Many of my earliest memories are of objects, surfaces. Plush fabrics I rubbed threadbare. The faint luster of a good eraser at the crest of smoothness and friction. The lightly textured expanse of a school desk as I ran my nails over it like skates over scuffed ice. In particular I remember a habit I made of stroking the pearlescent, petal-like skin at my own inner elbow.
I have early memories, too, of therapists’ offices, of well-meaning adults with endless questions. I remember one afternoon in particular. The therapist’s face is a gap, an unfinished puzzle. I sift my little-refined vocabulary for the pieces with which to fill it but I don’t know what she wants, what answers will satisfy her expectant openness.
Finally she asks me, “Are there things you don’t like to touch?” and the answer is at my fingertips, literally and figuratively. I tell her about how I don’t like to handle sheets of notebook paper, how I hate it when the tines of a fork scrape something solid. I tell her of my revulsion for scratching certain things with my fingernails, which incidentally are all stubby from habitually picking at one another. She has never heard me string so many words together at once.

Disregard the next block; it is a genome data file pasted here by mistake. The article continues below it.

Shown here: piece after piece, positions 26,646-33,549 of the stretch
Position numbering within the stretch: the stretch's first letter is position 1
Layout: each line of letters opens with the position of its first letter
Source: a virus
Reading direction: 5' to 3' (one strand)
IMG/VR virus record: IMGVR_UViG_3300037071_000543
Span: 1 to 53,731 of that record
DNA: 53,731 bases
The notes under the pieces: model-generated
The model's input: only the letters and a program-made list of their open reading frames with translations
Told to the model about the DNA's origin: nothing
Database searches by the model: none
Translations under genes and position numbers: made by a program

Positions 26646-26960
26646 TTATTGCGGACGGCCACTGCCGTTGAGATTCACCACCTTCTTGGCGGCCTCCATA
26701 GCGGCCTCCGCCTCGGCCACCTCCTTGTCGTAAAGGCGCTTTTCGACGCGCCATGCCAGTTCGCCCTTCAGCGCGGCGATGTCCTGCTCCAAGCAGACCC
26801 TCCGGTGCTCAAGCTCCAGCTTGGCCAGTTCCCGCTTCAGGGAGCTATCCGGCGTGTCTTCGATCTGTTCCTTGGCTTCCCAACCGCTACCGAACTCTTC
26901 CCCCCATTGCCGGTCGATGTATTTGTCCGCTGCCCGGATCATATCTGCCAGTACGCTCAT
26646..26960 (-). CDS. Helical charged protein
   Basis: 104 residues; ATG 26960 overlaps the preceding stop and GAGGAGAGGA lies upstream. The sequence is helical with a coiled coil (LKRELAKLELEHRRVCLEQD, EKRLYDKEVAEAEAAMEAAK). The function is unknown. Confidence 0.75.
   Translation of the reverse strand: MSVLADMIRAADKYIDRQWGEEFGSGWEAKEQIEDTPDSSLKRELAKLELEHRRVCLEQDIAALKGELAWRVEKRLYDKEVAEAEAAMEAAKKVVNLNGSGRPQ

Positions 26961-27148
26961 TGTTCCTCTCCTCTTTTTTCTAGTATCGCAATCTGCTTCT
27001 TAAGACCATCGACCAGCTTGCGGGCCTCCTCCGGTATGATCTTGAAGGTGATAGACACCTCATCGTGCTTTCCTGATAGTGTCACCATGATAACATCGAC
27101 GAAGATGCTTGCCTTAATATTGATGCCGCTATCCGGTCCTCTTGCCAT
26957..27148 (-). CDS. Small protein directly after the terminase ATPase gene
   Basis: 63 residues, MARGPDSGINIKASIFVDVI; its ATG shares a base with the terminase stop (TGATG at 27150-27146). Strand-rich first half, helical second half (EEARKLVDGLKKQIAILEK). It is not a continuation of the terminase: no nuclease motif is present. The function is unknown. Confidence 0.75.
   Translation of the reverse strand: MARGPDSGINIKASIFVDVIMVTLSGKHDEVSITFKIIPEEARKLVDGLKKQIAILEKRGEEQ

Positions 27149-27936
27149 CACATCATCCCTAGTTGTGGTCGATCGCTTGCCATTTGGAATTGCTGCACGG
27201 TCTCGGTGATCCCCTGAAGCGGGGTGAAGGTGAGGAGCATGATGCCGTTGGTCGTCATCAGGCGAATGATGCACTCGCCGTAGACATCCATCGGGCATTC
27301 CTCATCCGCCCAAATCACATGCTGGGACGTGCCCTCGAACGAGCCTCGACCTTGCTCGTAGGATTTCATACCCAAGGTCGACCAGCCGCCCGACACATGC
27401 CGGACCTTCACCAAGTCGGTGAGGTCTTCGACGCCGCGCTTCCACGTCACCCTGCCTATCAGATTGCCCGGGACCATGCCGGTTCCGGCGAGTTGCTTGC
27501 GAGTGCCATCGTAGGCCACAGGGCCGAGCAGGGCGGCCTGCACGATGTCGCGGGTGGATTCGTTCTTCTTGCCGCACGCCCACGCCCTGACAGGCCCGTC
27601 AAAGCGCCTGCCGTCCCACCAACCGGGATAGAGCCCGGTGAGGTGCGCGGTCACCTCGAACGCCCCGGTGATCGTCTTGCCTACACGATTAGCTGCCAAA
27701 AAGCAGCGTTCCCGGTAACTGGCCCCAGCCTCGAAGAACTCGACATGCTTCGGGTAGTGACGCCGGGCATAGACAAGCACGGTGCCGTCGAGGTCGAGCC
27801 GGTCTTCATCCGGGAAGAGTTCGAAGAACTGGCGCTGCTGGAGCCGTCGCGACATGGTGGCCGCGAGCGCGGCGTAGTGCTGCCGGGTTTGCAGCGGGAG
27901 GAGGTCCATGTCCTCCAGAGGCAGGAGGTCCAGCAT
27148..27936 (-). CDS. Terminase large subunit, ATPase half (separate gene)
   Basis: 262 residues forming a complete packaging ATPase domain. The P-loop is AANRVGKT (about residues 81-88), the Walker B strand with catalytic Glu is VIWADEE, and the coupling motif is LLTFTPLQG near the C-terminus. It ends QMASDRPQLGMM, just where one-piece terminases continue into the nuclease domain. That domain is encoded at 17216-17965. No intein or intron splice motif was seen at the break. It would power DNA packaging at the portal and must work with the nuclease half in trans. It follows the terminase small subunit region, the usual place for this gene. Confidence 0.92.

No one explained to me then that I had been diagnosed as autistic. I gathered only that the way my senses worked, the way I discerned good input from bad, was “wrong” somehow. No one would describe the textures, sounds, or smells I relished as beautiful. Beautiful things had form and content; they were music, or art, or a face that could be read, a face that was not a gap. This was long before the little plastic spinners we’re all by now familiar with descended on Amazon in a whirring, rotary-winged swarm. There was no such rainbow of products available to me then which might serve and legitimize my need to stim. My commandeering of objects like erasers and stuffed animals to fill that blank space was seen not as resourceful repurposing, but mindless misuse. It was a sign of something not right with me, as sinister as left-handedness once was.
Nevertheless, my hands stayed busy, picking, stroking, twisting. They busied themselves, intuitively. While my mind focused on a problem or a stream of information, fidgeting gave order to my bodily occupation of a loud and chaotic world. After years of concerned intervention by adults and the spurring of other kids hyper-alert to difference in others, though, I did grow much more discreet in my stimming.